The picture of Enas Abdelkhaleq shows a young lady full of determination. The way she posed shows both feminine and masculine aspects in it. When she was 14 years old, Enas was forced to leave her home country and moved to the United States. Enas missed her home country, but cannot come back because of certain political issues. I found myself in Enas’s story, but more fortunate than her. My family moved to the United States seven years ago. We came to the United States with the hope to have more opportunities and freedom.
Even though my brother and I came to the U.S. when we were little, Vietnam is always in our heart. My brother and I like to talk about the old days we had in Vietnam. In the morning, we would eat a big bowl of Pho from Mrs. Tam’s mini Pho restaurant. She would give us each an egg yolk and grounded the beef instead of whole beef. After that, we would check out the i”nsect man” to see if there are any new insects in his collection. At the time, crickets were popular so my brother and I would beg my mother for a cricket. Unfortunately, we were too young to take care of the cricket and so it died. 😦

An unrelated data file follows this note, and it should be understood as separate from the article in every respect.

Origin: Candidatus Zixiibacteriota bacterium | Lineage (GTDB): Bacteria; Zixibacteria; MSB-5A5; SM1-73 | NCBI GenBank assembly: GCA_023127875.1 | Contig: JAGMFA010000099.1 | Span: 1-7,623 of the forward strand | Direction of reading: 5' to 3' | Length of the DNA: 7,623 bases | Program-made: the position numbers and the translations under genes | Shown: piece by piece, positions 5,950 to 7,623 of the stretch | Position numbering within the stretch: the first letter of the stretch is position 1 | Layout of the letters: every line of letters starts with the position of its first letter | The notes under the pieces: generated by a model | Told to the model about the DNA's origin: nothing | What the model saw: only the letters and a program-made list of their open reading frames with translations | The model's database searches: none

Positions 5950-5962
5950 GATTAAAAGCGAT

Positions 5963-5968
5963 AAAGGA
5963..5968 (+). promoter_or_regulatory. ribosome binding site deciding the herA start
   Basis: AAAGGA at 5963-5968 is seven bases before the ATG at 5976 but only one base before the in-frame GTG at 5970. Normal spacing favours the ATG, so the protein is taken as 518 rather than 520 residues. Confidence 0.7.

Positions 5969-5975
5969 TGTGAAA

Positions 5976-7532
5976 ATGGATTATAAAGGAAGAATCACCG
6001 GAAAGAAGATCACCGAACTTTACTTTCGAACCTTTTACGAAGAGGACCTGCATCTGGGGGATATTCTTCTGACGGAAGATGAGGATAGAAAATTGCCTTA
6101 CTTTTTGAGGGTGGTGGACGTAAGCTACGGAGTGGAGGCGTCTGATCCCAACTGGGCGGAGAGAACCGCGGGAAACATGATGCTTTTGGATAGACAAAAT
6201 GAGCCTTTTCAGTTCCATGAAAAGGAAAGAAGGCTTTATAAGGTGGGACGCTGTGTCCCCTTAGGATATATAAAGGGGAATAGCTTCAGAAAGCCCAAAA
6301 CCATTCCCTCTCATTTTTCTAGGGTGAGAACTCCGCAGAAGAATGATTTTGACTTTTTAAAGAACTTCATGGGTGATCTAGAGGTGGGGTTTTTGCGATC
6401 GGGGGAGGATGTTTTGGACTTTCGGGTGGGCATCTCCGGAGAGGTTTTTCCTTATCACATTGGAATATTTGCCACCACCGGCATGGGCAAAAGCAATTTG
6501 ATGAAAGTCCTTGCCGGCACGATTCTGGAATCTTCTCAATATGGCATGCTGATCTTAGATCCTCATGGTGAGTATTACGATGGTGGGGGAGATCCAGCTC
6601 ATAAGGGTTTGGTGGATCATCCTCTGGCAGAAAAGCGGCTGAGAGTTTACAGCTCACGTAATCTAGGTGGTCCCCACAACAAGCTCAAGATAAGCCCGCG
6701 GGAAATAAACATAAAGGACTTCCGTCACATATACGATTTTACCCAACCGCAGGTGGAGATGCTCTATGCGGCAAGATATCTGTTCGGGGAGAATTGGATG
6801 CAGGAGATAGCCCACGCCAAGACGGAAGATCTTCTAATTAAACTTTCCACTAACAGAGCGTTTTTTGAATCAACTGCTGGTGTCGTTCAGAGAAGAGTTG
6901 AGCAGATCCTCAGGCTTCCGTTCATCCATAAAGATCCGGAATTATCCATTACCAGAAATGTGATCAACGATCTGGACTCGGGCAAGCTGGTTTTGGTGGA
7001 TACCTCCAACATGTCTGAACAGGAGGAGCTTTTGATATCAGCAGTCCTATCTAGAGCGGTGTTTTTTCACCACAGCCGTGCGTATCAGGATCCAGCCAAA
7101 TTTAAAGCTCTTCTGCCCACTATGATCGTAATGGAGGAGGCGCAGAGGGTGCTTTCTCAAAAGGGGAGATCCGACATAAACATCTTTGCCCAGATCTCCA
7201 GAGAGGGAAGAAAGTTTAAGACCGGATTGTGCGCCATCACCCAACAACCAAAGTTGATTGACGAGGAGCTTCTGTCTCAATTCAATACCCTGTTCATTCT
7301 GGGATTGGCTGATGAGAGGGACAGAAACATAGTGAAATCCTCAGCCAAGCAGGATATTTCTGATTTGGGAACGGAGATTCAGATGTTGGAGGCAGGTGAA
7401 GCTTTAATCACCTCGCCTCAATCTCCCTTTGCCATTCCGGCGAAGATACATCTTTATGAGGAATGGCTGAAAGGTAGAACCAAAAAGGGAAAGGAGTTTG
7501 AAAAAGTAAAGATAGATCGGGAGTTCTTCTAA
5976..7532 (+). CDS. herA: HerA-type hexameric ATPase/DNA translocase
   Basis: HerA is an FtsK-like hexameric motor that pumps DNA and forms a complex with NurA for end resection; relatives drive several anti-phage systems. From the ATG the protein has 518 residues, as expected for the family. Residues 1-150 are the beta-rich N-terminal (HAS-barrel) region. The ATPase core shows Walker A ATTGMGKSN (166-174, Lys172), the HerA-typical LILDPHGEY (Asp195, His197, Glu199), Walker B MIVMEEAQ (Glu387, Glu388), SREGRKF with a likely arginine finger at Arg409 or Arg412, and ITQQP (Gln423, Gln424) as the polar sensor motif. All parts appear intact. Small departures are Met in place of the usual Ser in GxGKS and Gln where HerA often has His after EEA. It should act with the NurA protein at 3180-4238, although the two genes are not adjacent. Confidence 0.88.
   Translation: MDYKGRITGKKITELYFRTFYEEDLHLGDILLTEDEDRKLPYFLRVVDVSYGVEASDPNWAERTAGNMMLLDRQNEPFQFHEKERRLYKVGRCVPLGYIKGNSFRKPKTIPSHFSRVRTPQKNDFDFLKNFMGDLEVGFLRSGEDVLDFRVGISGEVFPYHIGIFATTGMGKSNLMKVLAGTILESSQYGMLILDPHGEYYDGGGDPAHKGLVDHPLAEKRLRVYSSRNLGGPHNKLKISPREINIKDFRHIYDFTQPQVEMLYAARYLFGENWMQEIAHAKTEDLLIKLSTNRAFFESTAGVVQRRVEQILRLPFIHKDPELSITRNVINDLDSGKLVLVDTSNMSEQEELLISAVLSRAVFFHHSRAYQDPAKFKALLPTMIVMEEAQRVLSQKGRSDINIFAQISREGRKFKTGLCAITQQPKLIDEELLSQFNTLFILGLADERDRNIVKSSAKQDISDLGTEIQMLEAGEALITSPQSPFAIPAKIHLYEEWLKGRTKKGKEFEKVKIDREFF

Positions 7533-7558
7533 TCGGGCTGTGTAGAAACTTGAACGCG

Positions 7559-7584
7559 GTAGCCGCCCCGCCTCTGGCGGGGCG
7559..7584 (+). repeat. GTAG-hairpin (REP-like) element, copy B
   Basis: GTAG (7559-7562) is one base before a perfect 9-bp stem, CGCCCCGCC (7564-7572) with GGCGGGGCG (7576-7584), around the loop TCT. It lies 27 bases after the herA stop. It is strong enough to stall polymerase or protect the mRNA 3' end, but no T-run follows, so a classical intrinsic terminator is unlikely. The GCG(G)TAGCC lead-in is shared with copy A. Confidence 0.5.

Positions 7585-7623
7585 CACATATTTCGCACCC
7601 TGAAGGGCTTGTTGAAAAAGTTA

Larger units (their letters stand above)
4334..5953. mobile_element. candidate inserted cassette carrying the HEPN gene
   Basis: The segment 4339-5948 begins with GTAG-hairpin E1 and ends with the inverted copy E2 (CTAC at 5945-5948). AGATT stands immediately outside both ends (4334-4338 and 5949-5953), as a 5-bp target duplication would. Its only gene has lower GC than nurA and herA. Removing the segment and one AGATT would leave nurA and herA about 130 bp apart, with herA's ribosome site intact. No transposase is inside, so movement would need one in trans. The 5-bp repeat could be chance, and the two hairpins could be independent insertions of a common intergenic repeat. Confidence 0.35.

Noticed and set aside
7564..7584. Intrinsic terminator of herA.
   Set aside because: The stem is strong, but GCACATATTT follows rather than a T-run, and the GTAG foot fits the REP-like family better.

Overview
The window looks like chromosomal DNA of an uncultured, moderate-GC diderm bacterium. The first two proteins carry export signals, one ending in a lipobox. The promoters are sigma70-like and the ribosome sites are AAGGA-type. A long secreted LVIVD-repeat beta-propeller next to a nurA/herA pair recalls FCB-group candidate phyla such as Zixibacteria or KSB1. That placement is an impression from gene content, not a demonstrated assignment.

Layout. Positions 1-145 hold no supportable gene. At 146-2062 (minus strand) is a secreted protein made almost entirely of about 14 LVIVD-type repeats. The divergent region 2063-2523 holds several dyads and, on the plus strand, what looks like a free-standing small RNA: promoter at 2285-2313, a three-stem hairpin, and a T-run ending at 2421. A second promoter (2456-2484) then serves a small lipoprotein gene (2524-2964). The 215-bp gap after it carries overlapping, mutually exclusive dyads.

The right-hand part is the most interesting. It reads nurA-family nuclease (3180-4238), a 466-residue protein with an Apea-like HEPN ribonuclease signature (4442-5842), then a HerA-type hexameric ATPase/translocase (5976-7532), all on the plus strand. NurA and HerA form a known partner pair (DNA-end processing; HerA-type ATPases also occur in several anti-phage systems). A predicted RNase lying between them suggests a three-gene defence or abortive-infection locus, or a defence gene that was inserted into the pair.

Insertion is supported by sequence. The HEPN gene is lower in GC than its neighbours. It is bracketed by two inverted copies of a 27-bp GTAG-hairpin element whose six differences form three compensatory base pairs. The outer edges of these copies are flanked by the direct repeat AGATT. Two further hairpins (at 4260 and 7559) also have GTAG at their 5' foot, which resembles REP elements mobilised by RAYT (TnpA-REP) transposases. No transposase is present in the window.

There are many more things that my brother and I remind each other about Vietnam. But those will just be memories. Similarly with Enas, her knowledge of Palestine is just her memories about it, she cannot be there physically to experience. Fortunately, my family does go back to Vietnam every two years to visit our family.
Another aspect that I found myself similar to Enas is my ethnicity. Before coming to the United States, being Vietnamese was something that was so basic for me to even use it as my identification. I often overlooked it because I live in Vietnam and I look like a Vietnamese, so there is no need to put as part of my identity. However, since moving to the U.S., I started to value my Vietnamese identification. The Unites States is a diverse country with many ethnicities and cultures; therefore, being Vietnamese can separate me from others.
Only when you get out of your bubble, will you able realize your true value.
P.S. I’m not sure if Enas Abdelkhaleq is the artist, because I spent too much time interviewing Marlyn (a classmate) and when I came into the gallery, most of the artists were gone. 😦
The way the gallery setup was a bit confusing to me, therefore, I couldn’t find the artist’s statement. I’m sorry.